METZ II gives you the middle finger in true rock fashion

METZ are a rock band  (I’ll leave it at rock for now)­ that just don’t care for boundaries. I like bands that don’t care for boundaries. Like marauders from a very different planet, they’ve come to this world to conquer us with an indefatigable strategy and a selection of overwhelming advanced technology. This album I’m writing about is just called II. Who do these guys think they are? I don’t know, but we need more of that in this world. The band also don’t believe in letter case either, they insist on everyone calling them METZ. You gotta love that as well.


METZ blast apart rock n roll with their screamer of an album METZ II, a grimy, gritty number that appropriates the very best of what rock has to offer.

This massive middle finger that this band gives to English teachers worldwide, is a theme that’s rubbed off in all other aspects. METZ, when it comes to music, flicks V signs at punk, does a wanking motion at alternative metal, and in Europe, walks down the street flicking the A­Ok sign at noise rock.

In fact, this band is so non­conformist, that they actually conform and combine all aspects of the biggest rock and punk genres from the last twenty years or so. In addition to the three above abused genres, they combine post­rock, grunge and alternative rock in some sort of grimey, gooey, flavourless mush. What METZ does is not exactly revolutionary, but it’s such a masterful cavalry charge at the guardsmen of genres that it warrants generous praise, especially in this age of endless Spider­man reboots.

To kick things off, let’s take a look at METZ II’s opening track, Acetate. I’ve heard the name before, but I’m not so sure what acetate is, but let me tell you that this is a bloody perfectly evocation of “the salt or ester of an acetic acid”. I mean, we’ve got the salt (or ester) of a grimey riff and cymbal bashing that begins the song, and we’ve also got the acetic acid part, which is most interesting.

After clocking around for a few spins, the riffs of the salt slowly cycle into an extended post­ rock interlude (the acetic acid). The band morphs into a math­rock group for a bit, with perfectly square beats lasting for a perfect amount of time (probably sixty bars, because that’s the lowest number divisible by one, two, three, four, five and six). This post­/math­rock part doesn’t last forever, because as soon as it’s over, the band reverts back into their dirty selves, and vocalist Alex Edkins continues his chemistry metaphors.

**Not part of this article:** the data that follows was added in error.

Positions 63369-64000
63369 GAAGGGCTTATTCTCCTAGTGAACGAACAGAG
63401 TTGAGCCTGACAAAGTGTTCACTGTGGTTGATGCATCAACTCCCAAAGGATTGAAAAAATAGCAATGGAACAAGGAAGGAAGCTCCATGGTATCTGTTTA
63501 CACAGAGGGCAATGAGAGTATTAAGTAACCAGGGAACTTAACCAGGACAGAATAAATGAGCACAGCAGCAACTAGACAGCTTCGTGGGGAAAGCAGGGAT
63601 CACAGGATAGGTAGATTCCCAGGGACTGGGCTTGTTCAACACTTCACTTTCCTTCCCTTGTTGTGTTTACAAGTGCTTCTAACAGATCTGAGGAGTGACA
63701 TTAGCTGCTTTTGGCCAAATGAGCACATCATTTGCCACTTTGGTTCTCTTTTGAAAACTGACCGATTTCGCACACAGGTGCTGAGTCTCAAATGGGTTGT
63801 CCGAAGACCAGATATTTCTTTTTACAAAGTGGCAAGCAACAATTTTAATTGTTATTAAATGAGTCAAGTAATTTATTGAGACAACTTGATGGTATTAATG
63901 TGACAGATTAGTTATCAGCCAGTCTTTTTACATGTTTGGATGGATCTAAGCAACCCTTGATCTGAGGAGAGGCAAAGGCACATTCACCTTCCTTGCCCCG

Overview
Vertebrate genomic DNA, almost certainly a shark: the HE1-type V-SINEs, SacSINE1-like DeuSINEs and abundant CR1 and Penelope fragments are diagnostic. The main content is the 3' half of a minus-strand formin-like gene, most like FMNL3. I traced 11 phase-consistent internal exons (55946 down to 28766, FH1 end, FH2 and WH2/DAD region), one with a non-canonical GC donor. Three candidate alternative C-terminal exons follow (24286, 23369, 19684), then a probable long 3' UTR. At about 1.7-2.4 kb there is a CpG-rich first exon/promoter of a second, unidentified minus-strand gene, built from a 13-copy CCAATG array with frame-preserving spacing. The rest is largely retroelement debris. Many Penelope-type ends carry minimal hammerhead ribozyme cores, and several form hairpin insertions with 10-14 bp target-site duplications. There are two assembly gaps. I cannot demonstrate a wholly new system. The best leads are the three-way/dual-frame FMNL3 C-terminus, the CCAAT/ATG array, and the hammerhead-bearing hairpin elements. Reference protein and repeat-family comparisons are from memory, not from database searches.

Grimeyness, acidity and all those dark, crusty sorts of ideas are exactly what METZ are all about. These boys are very much modern day Teenage Mutant Ninja Turtles, not in the sense that they’re teenagers, mutants, ninjas, turtles or subjects of Michael Bay’s atrocious direction, but in the way that they seemingly live in the sewers and were raised by a sensei rat father ­figure. Edkins gives a bloody good quote when he explains the ethos behind the band’s music making. “We try to maintain right on the verge of disaster, just tipping over. Right on the precipice,” Edkins told The Guardian’s Lanre Bakare in an interview earlier this year, “If you can smother a melody in noise and grit, to me, that’s perfect.”

That attitude is only further developed by the band’s insistence of incorporating their apparently amazing and very sweaty live presence into their recorded performances. In METZ II, you’ll hear bits of chat from the studio and inaccurate takes, for instance, coated in a generous lubrication of distortion, uneven engineering and mastering, and loads of feedback. Look at the song titles too;­ Acetate, Spit You Out, Zzyzx, Landfill, Eyes Peeled, Kicking a Can of Worms,­ they’re not riffing on the happiest bunch of ideas.

Anyway, let’s now do Nervous System, a song neatly sandwiched mid­list. Thinking about it now, it’s roughly the same as Acetate, but it’s wicked because it transitions into, no wanders off is probably more accurate,­ a weird instrumental bridge. A loop is seemingly made out of guitar feedback, and then that’s overlaid with drumming that seems really impatient to move on to the next section, and guitar strumming that sounds like the theme song to boring obligations. That all might sound a bit bad, but what’s really to be applauded here, is that METZ have so absolutely nailed all those concepts. That tiny section within Nervous System is a perfect microcosm in the way that that ending in Garden of Light by Isis matches the uplifting, love­ struck set of feelings.

I’m gonna round this out by bringing up Kicking a Can of Worms, METZ II’s final track. Kicking…, not surprising given that it is the last song, runs at about half the beats per minute of the rest of the album. It’s not a power ballad, but it almost might be considered such in the METZ world. This song sounds like something straight out of Sunn O))); big, thick riffing matched by a deep bass, and floor toms bashed as if they’re timpani. If I wanna get poetic, and I do, I could say that Kicking… broods like a vengeful nerd trapped in their own fantasies, their aghast victim having the hope against time as the hunter wades ashore, parting the mirky water with their tree trunk­ shaped thighs.

If you take these three songs in particular, you can see holistically METZ’s abilities and influences, as if they were a cut ­up sandwich. You can spot the punk, you can spot the noise rock, you can spot the alternative metal, you can spot industrial. I mean, you don’t have to listen to them, but I think they’re pretty bloody good.